Front panel switches - what did they do?
paulkoning at comcast.net
Wed May 25 08:50:36 CDT 2016
> On May 24, 2016, at 10:05 PM, Jon Elson <elson at pico-systems.com> wrote:
> On 05/24/2016 02:13 PM, Chuck Guzis wrote:
>> I seem to recall that reworking the 360/30 microprogramming was preferred by tinkerers over the 360/40 was primarily that CROS was easier to work with than TROS. I don't recall what the RCA Spectrolas used.
> And the 360/25 had all writeable control store. The control store was just the top 16 KB of main core memory! To change emulators, restore from a microprogram crash, etc. you loaded the emulator from a card deck!
The 360 model 44, with the emulation option, is somewhat similar. The base machine had a trimmed down instruction set, shades of microVAX: no decimal or string operations. So you could not run OS/360. Instead, you had to run PS/44 (or some such name).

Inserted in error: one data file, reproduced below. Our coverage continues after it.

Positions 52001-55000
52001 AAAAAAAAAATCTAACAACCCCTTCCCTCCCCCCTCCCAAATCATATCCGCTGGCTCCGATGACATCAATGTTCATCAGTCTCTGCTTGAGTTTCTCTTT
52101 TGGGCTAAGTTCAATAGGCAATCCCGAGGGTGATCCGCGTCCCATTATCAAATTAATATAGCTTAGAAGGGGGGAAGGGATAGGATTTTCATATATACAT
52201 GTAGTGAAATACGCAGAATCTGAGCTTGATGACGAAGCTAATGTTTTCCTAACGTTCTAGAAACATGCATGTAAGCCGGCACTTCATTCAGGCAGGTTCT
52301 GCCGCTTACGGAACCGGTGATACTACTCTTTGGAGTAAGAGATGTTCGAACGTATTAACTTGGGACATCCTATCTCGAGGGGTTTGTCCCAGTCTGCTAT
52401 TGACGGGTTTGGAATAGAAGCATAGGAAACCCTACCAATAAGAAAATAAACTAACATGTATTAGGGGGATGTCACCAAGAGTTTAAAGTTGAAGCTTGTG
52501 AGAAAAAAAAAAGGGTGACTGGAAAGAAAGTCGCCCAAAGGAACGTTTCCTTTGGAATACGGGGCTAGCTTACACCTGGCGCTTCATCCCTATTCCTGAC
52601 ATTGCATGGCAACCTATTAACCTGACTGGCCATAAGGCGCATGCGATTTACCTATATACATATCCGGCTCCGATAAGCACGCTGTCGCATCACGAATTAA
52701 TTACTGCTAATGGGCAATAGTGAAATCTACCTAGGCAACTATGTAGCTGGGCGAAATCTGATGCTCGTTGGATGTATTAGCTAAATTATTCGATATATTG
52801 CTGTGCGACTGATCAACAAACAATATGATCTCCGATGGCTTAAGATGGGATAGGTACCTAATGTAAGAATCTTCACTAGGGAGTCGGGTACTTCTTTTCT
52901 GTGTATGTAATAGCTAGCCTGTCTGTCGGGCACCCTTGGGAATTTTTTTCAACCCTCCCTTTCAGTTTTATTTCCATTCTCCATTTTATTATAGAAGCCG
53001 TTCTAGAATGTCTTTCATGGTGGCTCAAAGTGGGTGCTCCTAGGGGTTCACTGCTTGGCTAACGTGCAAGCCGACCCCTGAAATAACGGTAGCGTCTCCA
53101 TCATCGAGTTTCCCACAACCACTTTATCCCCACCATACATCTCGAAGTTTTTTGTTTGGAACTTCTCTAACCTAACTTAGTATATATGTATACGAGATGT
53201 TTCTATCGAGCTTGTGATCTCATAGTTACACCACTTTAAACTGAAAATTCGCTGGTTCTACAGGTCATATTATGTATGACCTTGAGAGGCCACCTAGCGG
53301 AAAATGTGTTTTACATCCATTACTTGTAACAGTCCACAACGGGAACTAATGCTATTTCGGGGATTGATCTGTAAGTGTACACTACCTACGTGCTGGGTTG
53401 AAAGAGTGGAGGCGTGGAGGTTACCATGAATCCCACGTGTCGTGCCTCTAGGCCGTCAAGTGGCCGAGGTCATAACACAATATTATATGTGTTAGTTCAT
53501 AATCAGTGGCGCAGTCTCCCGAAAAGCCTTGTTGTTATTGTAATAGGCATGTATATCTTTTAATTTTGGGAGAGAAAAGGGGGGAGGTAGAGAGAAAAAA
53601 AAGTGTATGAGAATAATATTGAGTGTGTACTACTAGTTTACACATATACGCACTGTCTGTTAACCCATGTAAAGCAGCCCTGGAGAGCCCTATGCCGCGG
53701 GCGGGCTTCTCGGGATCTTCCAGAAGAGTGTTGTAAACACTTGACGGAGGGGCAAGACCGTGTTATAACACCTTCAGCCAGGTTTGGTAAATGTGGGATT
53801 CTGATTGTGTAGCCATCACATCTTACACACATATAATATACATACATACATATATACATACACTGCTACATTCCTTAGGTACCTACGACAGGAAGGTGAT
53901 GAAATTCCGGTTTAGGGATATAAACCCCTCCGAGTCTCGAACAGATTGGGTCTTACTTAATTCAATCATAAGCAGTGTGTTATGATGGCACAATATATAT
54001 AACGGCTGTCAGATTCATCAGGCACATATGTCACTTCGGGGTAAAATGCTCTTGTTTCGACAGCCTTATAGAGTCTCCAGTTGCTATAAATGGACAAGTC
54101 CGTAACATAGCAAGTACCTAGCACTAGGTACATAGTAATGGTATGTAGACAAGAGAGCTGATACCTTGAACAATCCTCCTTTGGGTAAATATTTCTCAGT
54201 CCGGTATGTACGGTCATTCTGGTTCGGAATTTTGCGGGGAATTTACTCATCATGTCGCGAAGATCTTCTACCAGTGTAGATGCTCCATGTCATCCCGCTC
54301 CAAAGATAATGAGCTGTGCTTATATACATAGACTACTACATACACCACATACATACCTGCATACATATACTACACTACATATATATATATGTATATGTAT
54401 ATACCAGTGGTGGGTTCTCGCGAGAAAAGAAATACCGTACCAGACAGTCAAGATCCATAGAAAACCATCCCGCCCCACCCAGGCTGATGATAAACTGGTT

Alternatively, you could get the emulation option. That added some extra memory and an emulation mode, where reserved instructions would trap to the emulator and get emulated there. So now you could run OS/360, and PL/I or COBOL applications (albeit quite slowly).
The emulator was loaded, on those rare occasions where the memory got wiped, using the "Emulator IPL" button, from a binary card deck. That deck was pretty slick: it was a channel program loop. No CPU code involved at all; the first card was a 4 (?) entry channel program that would read the remaining cards, which were a standard assembler output (object deck). Self modifying channel code: since each object card contained the address and length for its data, the channel program would pick up those two fields and drop them into the third channel command, which would transfer that number of bytes to that address.
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